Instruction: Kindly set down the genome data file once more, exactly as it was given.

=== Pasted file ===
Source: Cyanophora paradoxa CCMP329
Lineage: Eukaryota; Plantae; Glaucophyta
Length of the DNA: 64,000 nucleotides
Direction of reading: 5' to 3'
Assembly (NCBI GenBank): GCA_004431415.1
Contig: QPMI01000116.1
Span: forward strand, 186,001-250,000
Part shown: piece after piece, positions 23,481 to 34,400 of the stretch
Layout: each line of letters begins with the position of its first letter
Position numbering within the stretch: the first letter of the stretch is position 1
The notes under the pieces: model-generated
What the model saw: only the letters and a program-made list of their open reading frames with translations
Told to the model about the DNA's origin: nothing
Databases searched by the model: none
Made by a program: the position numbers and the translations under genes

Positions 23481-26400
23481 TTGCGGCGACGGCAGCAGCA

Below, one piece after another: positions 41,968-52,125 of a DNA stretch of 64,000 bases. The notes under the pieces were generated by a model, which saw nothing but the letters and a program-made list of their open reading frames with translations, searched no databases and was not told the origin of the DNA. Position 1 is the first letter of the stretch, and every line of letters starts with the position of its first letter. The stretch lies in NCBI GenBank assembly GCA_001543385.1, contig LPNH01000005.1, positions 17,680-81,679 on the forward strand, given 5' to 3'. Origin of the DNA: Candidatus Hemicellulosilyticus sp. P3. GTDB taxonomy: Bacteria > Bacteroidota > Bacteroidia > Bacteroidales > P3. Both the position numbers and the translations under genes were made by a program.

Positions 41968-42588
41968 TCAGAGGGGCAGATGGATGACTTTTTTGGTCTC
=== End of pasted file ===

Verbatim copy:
Source: Cyanophora paradoxa CCMP329
Lineage: Eukaryota; Plantae; Glaucophyta
Length of the DNA: 64,000 nucleotides
Direction of reading: 5' to 3'
Assembly (NCBI GenBank): GCA_004431415.1
Contig: QPMI01000116.1
Span: forward strand, 186,001-250,000
Part shown: piece after piece, positions 23,481 to 34,400 of the stretch
Layout: each line of letters begins with the position of its first letter
Position numbering within the stretch: the first letter of the stretch is position 1
The notes under the pieces: model-generated
What the model saw: only the letters and a program-made list of their open reading frames with translations
Told to the model about the DNA's origin: nothing
Databases searched by the model: none
Made by a program: the position numbers and the translations under genes

Positions 23481-26400
23481 TTGCGGCGACGGCAGCAGCA

Below, one piece after another: positions 41,968-52,125 of a DNA stretch of 64,000 bases. The notes under the pieces were generated by a model, which saw nothing but the letters and a program-made list of their open reading frames with translations, searched no databases and was not told the origin of the DNA. Position 1 is the first letter of the stretch, and every line of letters starts with the position of its first letter. The stretch lies in NCBI GenBank assembly GCA_001543385.1, contig LPNH01000005.1, positions 17,680-81,679 on the forward strand, given 5' to 3'. Origin of the DNA: Candidatus Hemicellulosilyticus sp. P3. GTDB taxonomy: Bacteria > Bacteroidota > Bacteroidia > Bacteroidales > P3. Both the position numbers and the translations under genes were made by a program.

Positions 41968-42588
41968 TCAGAGGGGCAGATGGATGACTTTTTTGGTCTC